Biographies

Sister Mary St. John Brown, MM

Born: December 1, 1885
Entered: February 1, 1922
Died: March 19, 1928

“It shall be given to you: good measure, and pressed down and shaken together, and running over. For with the same measure that you shall meet withal, it shall be measured to you again.”

Reverend dear Fathers, students, Sisters, and dear friends: The angel of eternal light has come again to Maryknoll and this time has taken one of our choicest souls. It was out of God’s bounty that she came to us – He gave, He has taken away – blessed be His holy Will!

Sr. Mary St. John, known in the world as Alice Brown, was with us a comparatively few years, but in that short space of time she won the confidence of her superiors and the intense love of her Sisters. She completed in a short space of time the perfect life which was expected of her. The age of maturity is not written by years, and the Book of Wisdom tells us that an immaculate life is old age.  She rose high in the Society to which she affiliated herself; she came quickly upwards into the Council and became a comfort and a guide to your Mother General and an examplar to all who knew her. Her life before she entered Maryknoll is known to others here better than it is to me, but we can imagine from what we have seen of that life here, what her life was before she came to us.

We know that as the world reckons accomplishments, hers was indeed considerable and of a high grade; according to the standards of Christ, too, outside of the convent became in a special measure, of course, our gain, and we know how strong must have been the bond that united her to them – a bond that remained strong until death.

At her anointing, she turned to Father Cotta and said with great difficulty, “I commend my soul to the mercy of God.” That was her final thought – God’s loving mercy. We like to think that her Spouse took her to Himself speedily and that the angel of eternal light brought her from the particular judgment at once into the mansion reserved for her in the house of her Master.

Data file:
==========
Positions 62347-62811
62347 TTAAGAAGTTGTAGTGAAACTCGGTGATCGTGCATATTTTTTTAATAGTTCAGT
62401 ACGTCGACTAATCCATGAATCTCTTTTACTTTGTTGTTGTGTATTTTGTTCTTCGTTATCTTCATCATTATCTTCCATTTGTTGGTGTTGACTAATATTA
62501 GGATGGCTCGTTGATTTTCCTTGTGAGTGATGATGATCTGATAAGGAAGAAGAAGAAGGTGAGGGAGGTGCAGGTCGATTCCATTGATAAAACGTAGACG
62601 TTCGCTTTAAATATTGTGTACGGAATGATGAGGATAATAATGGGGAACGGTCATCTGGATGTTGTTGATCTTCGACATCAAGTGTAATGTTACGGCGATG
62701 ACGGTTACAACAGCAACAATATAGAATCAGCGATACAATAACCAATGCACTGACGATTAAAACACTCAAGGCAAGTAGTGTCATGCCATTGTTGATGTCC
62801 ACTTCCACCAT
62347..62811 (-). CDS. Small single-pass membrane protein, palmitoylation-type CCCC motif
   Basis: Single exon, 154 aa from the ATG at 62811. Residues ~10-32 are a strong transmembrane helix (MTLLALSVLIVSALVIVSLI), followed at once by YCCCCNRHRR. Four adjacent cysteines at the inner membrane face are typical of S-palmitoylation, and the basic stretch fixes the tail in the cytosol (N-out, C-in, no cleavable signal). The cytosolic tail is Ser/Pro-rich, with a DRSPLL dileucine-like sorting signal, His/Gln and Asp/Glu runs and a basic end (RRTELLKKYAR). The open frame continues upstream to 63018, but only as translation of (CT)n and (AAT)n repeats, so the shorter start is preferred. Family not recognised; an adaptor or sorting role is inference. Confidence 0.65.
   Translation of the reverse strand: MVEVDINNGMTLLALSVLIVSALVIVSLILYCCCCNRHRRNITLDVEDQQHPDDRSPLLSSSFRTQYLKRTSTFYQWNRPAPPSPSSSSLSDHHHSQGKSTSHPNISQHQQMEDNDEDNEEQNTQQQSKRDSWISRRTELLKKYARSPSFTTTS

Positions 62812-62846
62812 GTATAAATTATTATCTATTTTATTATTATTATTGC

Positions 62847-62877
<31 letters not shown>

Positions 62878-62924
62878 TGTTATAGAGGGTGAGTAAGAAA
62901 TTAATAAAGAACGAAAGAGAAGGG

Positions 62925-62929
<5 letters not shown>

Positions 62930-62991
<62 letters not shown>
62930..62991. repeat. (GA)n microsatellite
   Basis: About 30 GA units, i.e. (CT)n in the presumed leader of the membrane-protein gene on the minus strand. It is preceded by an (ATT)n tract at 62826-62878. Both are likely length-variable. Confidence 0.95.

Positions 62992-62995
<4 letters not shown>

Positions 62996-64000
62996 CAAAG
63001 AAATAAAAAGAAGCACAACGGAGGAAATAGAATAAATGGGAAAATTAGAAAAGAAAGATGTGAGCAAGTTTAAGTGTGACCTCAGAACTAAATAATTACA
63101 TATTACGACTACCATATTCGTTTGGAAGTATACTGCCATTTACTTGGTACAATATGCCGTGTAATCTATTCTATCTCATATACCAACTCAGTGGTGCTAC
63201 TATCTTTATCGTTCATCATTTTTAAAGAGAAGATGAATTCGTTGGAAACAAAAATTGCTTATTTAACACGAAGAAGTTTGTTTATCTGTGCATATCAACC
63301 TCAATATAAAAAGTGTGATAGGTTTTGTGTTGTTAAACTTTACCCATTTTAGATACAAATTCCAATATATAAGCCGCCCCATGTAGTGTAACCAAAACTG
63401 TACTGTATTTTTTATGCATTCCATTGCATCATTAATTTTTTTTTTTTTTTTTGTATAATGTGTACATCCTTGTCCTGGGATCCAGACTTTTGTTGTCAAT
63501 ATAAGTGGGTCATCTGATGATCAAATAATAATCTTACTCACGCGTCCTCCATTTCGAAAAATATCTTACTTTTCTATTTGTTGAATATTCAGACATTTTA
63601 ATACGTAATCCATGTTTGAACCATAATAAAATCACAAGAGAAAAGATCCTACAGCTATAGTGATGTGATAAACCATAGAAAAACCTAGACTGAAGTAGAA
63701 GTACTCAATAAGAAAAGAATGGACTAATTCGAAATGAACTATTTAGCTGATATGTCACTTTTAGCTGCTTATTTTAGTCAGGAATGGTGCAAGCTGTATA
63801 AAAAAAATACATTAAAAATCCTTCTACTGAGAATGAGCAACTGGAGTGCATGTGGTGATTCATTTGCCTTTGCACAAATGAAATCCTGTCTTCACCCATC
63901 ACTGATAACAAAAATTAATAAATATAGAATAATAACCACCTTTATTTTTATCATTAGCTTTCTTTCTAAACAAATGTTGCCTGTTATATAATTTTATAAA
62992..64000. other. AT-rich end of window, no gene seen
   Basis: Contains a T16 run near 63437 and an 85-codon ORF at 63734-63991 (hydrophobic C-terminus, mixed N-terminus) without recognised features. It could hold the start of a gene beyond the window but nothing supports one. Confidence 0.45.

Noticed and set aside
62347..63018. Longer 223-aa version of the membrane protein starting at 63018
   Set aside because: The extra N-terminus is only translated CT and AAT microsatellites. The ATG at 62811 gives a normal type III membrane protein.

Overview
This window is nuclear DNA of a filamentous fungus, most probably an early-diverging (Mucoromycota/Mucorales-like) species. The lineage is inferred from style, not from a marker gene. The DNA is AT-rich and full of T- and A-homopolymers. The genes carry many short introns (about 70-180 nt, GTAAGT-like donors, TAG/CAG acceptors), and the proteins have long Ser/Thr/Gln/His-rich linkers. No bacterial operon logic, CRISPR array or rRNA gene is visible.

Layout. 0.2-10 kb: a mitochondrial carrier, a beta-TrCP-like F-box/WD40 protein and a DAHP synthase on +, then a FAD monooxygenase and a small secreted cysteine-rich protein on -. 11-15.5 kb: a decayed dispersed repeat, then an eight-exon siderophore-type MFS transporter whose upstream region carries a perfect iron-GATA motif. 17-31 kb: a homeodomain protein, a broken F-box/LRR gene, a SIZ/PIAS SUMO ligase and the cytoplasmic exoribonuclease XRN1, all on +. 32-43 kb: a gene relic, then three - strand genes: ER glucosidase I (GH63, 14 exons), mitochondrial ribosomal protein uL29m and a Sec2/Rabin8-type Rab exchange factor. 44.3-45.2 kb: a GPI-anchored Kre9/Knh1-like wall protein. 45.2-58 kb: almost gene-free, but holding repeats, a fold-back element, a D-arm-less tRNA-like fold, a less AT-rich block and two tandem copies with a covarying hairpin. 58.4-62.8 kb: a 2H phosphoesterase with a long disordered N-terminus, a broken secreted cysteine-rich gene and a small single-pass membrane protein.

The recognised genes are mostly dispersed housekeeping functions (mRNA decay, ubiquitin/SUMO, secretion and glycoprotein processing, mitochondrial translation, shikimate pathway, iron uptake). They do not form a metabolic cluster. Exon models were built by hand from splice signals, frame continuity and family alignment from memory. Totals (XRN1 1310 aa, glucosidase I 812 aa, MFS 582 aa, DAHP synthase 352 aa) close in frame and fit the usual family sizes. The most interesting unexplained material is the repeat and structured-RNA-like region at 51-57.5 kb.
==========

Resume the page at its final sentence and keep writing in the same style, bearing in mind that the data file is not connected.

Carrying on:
Certainly it is comforting to think that her death coincided with the feast of the patron of a happy death, St. Joseph. It will interest you to know that a novena in which she shared and which was begun for a very particular spiritual end which she had in view came to a close on that great day. And the prayer was answered.

As I think of her, there comes to my mind one especially striking characteristic in her life – that was her supreme generosity. For her the Master had emptied Himself and for Him she poured self out of her own soul till there was room only for the love of God and for the love of others in God. In all she did she showed that generous spirit. Her example of religious observance was quite perfect, as you know; her obedience was full and cheerful; her work was excellent; her intelligence keen and fine; her disposition gentle and restrained, but there is no trait that can exceed her generosity. It would be difficult to find one who was less considerate of her own convenience and more delicately concerned for others than Sr. St. John. I know from her own lips that one great worry she had as her illness approached was that it would give so much trouble to others, and particularly make her beloved Mother General solicitious and anxious.

That is why, as I look upon her life, I feel that God must soon reward her. She gave all, she gave without stint, all for all, and all must certainly come to her in good measure, and pressed down, and shaken together and running over, for with what measure she has meted, it will be measured to her.

And now as she thought so constantly of others, may we not forget her – but taking up her final plea for loving mercy, let us beseech God to speedily reward this useful and edifying life.

May sweet Jesus have mercy on her soul!